From recent discussions and postings on the subject, however, I'd guess that the 9 observations listed in the post below would contribute to a strong tie-out on cuben.


Looking forward to your work on the subject. Could be very useful.



Edited by lyrad1 on 01/13/2012 20:09:08 MST.

a b
Cuben tie out stress test on 01/13/2012 20:41:21 MST Print View

I just performed a test on my MLD .74 oz/sq yard Cuben Patrol Shelter.
I used a corner tie out.
Hanging the corner of the tarp over the back of a closet door, I loaded the corner tie out with 2 gallon milk jugs full of water. (I know the picture is a bit unclear. You can just see the other jug behind the first.)
Thats about 16 lbs.
Actually one of the jugs is frozen cause i use it for ballast in my freezer for when the power goes out but obviously it weighs the same.
As you can see from the photos, the construction of the tie out on my Patrol is reinforced with nylon fabric and the gross grain is double bartacked.
All the tie outs on the tarp are reinforced like this.
Here are the pictures.
.two milk jugs full of water, about 16 lbs, suspended by a corner pullout on MLD Cuben Patrol
.corner pullout under 16 lbs load
A better picture of the loading of a corner tie out
Before you call me crazy for trying this, let me explain: I never had a doubt in my mind that this would hold.
I used this Patrol on the AT and had some incredible windstorms and microburst thunderstorm events. Never once did I doubt the cuben my shelter was made from.. the stakes stuck in the ground will give way long before the material or stitchwork would.
The construction of this tarp and reinforcement of the tieouts is far superior to what is shown in Ryan's picture above.
I am a little surprised at the crude nature of the stitch work in that picture. I think any fabric would have shown that kind of stress and needle hole stretch given that crude stitchwork.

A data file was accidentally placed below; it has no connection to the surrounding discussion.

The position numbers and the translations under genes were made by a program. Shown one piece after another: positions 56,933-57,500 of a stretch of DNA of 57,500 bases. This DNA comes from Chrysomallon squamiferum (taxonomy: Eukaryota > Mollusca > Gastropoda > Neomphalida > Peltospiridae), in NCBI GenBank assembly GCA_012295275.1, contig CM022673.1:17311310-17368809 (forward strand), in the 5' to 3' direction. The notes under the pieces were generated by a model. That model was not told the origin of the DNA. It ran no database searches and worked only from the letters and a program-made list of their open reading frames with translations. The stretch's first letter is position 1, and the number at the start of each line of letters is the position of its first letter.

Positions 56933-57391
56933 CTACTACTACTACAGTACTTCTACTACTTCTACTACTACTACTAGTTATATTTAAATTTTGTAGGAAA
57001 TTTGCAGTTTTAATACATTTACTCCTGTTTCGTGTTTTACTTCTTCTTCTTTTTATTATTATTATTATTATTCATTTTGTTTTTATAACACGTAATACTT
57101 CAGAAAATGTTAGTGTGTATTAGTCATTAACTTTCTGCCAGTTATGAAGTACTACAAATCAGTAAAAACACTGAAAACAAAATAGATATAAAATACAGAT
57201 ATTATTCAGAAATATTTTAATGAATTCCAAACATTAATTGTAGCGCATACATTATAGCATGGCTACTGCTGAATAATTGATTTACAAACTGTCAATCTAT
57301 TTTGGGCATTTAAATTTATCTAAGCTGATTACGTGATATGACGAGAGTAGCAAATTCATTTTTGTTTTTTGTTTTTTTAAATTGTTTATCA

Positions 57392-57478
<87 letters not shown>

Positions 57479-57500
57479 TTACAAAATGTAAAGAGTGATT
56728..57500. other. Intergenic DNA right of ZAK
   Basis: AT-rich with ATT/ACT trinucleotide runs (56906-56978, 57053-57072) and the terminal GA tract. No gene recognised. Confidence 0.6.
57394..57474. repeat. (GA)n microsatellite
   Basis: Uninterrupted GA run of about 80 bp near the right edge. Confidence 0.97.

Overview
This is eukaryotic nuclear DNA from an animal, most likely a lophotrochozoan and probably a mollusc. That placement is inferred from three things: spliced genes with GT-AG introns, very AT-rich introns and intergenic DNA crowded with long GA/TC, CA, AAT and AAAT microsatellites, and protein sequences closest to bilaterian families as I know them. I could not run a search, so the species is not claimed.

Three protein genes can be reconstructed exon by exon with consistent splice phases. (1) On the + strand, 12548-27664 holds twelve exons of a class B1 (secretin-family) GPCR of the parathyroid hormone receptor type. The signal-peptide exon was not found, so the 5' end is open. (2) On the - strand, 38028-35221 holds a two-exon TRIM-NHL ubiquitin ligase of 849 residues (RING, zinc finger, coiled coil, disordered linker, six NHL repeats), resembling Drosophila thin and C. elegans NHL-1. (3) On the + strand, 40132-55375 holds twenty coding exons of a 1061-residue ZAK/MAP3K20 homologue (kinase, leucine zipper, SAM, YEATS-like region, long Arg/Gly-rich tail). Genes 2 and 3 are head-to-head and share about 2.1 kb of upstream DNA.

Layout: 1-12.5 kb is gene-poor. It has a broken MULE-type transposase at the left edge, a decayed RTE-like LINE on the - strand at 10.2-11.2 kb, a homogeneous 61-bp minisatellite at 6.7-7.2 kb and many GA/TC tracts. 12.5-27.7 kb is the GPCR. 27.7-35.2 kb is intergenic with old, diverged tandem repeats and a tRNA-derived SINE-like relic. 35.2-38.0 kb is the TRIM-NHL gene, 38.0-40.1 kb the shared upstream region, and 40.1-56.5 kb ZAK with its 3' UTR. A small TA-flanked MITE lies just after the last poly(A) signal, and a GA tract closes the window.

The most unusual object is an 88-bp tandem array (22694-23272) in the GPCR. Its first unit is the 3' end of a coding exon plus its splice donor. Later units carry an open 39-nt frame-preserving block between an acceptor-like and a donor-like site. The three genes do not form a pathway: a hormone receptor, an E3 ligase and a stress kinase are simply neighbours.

The construction technique used is far more important under load than the material itself.
Note: No cuben shelter was harmed in the making of this post :)

Edited by Ice-axe on 01/13/2012 20:57:35 MST.

Ryan Jordan
(ryan) - BPL Staff - MLife

Locale: Greater Yellowstone
Cuben & Guyline Tie Out Stress Loading on 01/13/2012 21:51:16 MST Print View

16 lbs should be easily accommodated by any shelter!

Let's assume you tension every tie out point to a minimum of 10 pounds. For Cuben, you should be able to tension to a minimum of 15 lbs for tarps and tarp tents where you have high surface area and little structure, so you have adequate tension in the panels.

Then, add wind loading on that, which on tarps and tarp tents, we see 5-15 pounds in response to 25-30 mph winds.

So if a tie out point can't at least handle a 30 pound load (and a dynamic one at that, which generates more stress than the static milk jug hang), then _________ (you fill in the blank). All of us well know that 30 mph winds are not an unreasonable thing to encounter in virtually any backcountry scenario. Heck, I've seen 40+ mph gusts in the trees on the AT. Summer T-storms out West, or hurricane residuals back East, can generate a lot worse. (And don't even get the Brits started on this, they'll laugh at our 40 mph winds and call them "a tad breezy").

The more insidious types of failure are those that occur when you aren't noticing, i.e., that repetitive stress that s-l-o-w-l-y works those thread cuts bigger...and bigger...and bigger.

Edited by ryan on 01/13/2012 21:52:33 MST.

a b
Wind stress on 01/13/2012 22:04:36 MST Print View

Ryan, I was responding to your photo of a 15 lb "static" load on a tie out on a piece of cuben fiber.
The point I was trying to make was the importance and bearing of construction of the tie out itself.
In the case of my shelter a hybrid approach was used. There is the cuben fiber itself, a layer of nylon fabric, and the gross grain of the pullout.
The nylon triangle spreads the force over a wide area of the cuben. The gross grain is sewn through both the cuben and nylon patch using double bartack stitching.